it is good

January 23, 2007

I am watching the monkeys frolick outside my bedroom window as I ponder the first week of my time here in Zambia. It is a difficult thing to make any sort of coherence out of the scrambled flurry of thoughts, reactions, experiences, and wonderings that are jostling about in my head, but I shall make a valiant effort, I promise . . .
Perhaps it will help if I list [lists help me think :-)] some of the difficulties and some of the joys of my time thus far, beginning with difficulties, as that shall be a decidedly shorter shortlist, I suspect:
-It is difficult to be disconnected, in that the internet access I expected to have does not exist. This may or may not be fixed while I am here, but for an indefinite period of time at least, the wireless network does not, er, network ;-), and so I am limited to the [extremely limited] times when I can borrow the wired computer in the lodge’s main office.
-It is difficult, in a similar vein, to be dependent upon others for all that I am used to being decidedly independent about: housing, schedules, laundry, meals, coffee [I unfortunately made the error, upon first arriving, of hooking up my water heater, via the electric adaptor I had brought with me; shorting out the electricity led to the embarrassing realization that I could not use such energy-using appliances!].

-But it is good, also, to have said level of dependence, in all its difficulty. I needed to let go of some of my self-sufficiency, to break out of all my comfort zones.
-It is good—more than good—to spend my days with my students. To have a day fly by, morning to night, in a flurry of lessons learned, questions asked, questions answered [hopefully correctly!], tests given, warthogs chased out of the schoolroom, etc, etc. [yes, I’m afraid the warthogs have decided I am their new favorite person, and so they make all-too-frequent visits to whatever happens to be my current location]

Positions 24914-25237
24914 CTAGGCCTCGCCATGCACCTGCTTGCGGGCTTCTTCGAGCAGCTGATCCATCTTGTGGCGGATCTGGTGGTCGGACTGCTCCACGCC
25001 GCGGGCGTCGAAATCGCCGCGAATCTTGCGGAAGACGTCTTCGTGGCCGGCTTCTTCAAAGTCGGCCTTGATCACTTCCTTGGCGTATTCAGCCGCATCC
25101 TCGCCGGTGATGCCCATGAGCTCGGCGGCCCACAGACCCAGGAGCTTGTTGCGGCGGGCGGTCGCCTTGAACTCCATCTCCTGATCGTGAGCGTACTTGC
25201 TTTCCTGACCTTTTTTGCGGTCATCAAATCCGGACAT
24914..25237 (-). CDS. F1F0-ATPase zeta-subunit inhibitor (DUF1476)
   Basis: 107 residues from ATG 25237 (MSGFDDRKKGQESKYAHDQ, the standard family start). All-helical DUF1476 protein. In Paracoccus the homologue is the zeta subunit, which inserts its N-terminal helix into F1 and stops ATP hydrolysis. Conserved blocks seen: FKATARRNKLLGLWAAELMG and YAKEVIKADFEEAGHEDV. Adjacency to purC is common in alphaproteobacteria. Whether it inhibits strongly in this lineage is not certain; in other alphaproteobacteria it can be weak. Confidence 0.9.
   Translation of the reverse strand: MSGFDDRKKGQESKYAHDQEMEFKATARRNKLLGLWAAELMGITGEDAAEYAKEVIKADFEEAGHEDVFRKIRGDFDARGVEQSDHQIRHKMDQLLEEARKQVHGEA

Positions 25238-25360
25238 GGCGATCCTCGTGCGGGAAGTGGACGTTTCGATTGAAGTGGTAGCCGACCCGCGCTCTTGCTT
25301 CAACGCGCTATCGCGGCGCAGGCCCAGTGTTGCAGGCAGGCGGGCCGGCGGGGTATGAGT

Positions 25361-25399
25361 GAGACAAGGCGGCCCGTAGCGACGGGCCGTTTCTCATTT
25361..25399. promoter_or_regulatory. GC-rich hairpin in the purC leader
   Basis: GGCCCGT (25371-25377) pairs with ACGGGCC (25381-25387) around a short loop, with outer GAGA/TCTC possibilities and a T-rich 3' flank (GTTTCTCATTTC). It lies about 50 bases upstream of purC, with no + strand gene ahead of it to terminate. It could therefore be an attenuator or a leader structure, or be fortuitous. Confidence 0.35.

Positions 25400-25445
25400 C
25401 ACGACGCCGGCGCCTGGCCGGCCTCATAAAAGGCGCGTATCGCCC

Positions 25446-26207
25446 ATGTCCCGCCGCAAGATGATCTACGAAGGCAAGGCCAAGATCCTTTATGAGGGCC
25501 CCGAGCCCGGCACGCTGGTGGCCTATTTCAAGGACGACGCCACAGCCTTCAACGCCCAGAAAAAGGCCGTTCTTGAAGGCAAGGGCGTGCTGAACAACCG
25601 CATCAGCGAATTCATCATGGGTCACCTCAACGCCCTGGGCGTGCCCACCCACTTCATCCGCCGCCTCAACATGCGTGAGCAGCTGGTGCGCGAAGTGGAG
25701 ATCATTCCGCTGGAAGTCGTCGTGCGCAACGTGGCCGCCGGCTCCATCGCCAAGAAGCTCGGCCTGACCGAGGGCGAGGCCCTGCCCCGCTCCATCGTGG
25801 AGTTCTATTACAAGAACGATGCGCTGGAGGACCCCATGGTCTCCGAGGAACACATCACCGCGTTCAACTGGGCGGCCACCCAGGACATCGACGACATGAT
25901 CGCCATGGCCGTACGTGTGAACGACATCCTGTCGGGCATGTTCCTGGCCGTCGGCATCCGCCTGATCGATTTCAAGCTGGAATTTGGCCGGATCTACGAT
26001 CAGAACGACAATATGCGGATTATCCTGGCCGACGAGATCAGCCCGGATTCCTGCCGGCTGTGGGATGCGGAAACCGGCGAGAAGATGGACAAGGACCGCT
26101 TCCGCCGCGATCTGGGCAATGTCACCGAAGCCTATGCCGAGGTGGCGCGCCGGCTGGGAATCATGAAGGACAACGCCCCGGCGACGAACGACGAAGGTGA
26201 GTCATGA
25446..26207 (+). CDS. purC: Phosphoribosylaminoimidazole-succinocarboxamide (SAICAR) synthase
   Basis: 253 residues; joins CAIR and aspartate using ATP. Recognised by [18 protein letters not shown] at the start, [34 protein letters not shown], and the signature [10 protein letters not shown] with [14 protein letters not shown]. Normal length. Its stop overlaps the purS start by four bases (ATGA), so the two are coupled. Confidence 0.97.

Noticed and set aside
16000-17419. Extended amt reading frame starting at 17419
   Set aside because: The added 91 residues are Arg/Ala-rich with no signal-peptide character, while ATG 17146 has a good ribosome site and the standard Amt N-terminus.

By the way, now the bushbuck is the current animal outside my window—he is my favorite “friend” so far :-)

-It is good to chuckle at the “Where are you running to?” question that I have been getting as I jog past those walking along the local paths.
-It is good to see memory-jogging sights, such as women pounding cassava, heads laden with loads of firewood, babies papoosed onto working mamas’ backs, men rhythmically whacking the grass with their scythes, etc, etc.
-It is good to walk along the path surrounded by a crowd of little ones fighting for a turn at hand-holding and shouting over each other to ask me the one question they know in English: “How are you?”
-It is good to be getting to know the individual learning styles of my students. I see that Eva needs to be allowed to go off on learning tangents once she hits the point of no-return-fidgetiness with Science lessons. I see that Ellen has her most productive period in the late afternoon, once sisterly distractions are lessening; she even likes staying late, apparently enjoying her work more in the quiet of a classroom that is empty except for me and the occasional critter. I see that Lara often needs to just begin a new project in order to realize that she really does enjoy it after all . . .

It is good–it is so very good–to be here.

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